I wanted a main dish to go with the rice salad that Jan had asked for. Jan went to Sonoma this weekend and went to Whole Spice. One of the things she came back with was a packet of Szechuan Salt & Pepper. A pan seared shrimp with this pepper blend seemed just the ticket.
Note: On this site, this province will usually be spelled “Sichuan,” the Pinyin Romanization of the Chinese characters—the system used by the mainland Chinese, where we lived for several years. “Szechuan” is the Wade Giles Romanization—used by the English and Taiwanese. The spelling you choose to use is, of course, a political marker.
If you do not live near Sonoma you can buy this spice mix on-line. If you already have the Sichuan pepper, it is easy to make the Szechuan salt and pepper blend. Coarsely grind one teaspoon of Sichuan pepper and mix it with one teaspoon of your favorite salt. However, unless you have a direct link to Sichuan, it is hard to get fresh Sichuan pepper in America.
Note: Most of the Sichuan pepper sold in America is stale. It may have the flavor of Sichuan pepper, but not the buzz. To check for freshness, take one kernel and crunch it between your teeth. If you mouth gets a tingling numbness, then your pepper is fresh. Its common name, which translates as “numb spice,” is quite literal. It should feel like a shot of Novocain. If all you get is the distinctive flavor, no matter how strong, then you pepper is stale.
To peel or not to peel, that is the question. Leaving the shells on the shrimp protects the delicate flesh of the shrimp and allows a more flexible cooking time. Peeling the shrimp before cooking makes them easier to eat, but increases the risk of tough over-cooked shrimp.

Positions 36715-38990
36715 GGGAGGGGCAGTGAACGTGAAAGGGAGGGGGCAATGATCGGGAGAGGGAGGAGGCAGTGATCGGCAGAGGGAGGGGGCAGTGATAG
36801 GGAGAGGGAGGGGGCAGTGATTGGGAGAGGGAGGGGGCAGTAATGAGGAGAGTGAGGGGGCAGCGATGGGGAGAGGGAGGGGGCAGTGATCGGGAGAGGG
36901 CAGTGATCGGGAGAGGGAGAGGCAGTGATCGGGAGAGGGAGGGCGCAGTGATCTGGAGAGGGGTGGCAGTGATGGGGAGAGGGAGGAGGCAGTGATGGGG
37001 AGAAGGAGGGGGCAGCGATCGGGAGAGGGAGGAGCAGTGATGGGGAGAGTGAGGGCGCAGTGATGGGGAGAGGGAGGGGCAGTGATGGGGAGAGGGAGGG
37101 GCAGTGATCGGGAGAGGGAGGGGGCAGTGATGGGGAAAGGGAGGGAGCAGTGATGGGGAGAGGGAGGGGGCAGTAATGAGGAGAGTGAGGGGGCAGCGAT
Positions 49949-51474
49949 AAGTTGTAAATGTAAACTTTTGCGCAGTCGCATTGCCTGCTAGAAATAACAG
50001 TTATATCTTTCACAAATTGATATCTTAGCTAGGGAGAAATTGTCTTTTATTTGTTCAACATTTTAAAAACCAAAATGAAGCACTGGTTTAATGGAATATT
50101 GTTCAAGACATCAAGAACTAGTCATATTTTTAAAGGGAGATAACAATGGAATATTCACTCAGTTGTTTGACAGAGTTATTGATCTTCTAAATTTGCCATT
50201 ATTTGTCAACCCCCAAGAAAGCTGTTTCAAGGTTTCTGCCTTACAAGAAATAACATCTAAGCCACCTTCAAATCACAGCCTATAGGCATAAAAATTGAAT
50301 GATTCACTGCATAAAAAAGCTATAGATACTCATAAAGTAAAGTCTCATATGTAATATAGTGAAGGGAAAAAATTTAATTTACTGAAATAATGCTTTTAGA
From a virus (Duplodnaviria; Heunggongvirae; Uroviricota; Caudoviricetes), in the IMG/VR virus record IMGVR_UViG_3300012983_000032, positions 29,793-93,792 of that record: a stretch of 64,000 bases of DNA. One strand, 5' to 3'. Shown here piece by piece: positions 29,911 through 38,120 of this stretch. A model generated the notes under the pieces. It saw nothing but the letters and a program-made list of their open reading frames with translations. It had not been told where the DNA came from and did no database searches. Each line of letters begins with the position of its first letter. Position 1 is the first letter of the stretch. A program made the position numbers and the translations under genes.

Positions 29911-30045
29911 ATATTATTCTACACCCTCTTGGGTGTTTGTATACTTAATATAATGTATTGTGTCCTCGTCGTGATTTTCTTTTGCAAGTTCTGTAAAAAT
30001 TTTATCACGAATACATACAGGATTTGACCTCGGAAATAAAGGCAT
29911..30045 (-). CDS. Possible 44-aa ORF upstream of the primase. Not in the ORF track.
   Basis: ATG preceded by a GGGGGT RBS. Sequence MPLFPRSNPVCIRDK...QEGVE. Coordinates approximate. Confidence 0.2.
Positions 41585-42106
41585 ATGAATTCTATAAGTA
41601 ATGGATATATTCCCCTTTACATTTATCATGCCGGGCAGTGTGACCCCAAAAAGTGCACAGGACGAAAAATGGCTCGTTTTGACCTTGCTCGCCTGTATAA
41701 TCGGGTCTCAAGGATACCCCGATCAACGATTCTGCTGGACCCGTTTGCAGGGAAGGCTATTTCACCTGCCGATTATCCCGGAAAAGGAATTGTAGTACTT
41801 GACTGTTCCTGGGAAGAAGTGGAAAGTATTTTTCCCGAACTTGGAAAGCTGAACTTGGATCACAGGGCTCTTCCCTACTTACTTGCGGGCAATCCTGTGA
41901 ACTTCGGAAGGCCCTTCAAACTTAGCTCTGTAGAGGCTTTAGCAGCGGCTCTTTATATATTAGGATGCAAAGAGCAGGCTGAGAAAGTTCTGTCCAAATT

After Dinner Note: Jan: “Sichuan lollypops!” Karl: “Aaaah!” (a la Homer Simpson). While a very simple recipe, this was so good.
Karl’s Szechuan Salt & Pepper Shrimp
1 lb. shrimp, raw and shells on
2 Tbs. peanut oil
2 tsp. Szechuan Salt & Pepper
1 Green onion, green part only sliced finely
1. Rinse shrimp and pat dry with paper towels.
Tip: To get a good sear on the shrimp you want them to be as dry as possible. Wrap them in paper towels and let them dry in the refrigerator for half an hour.
2. Put the oil in a large skillet. Preheat the pan, over high heat, until the oil is shimmering.
3. Add the dry shrimp and sprinkle with half of the Szechuan Salt & Pepper. Cook, without stirring, for two minutes.
4. Flip the shrimp and sprinkle with the rest of the Szechuan Salt & Pepper. Cook for one to two minutes more.
5. Transfer to a serving bowl and garnish with the green onion.
Tip: If you have not peeled the shrimp, provide a debris bowl for the shells.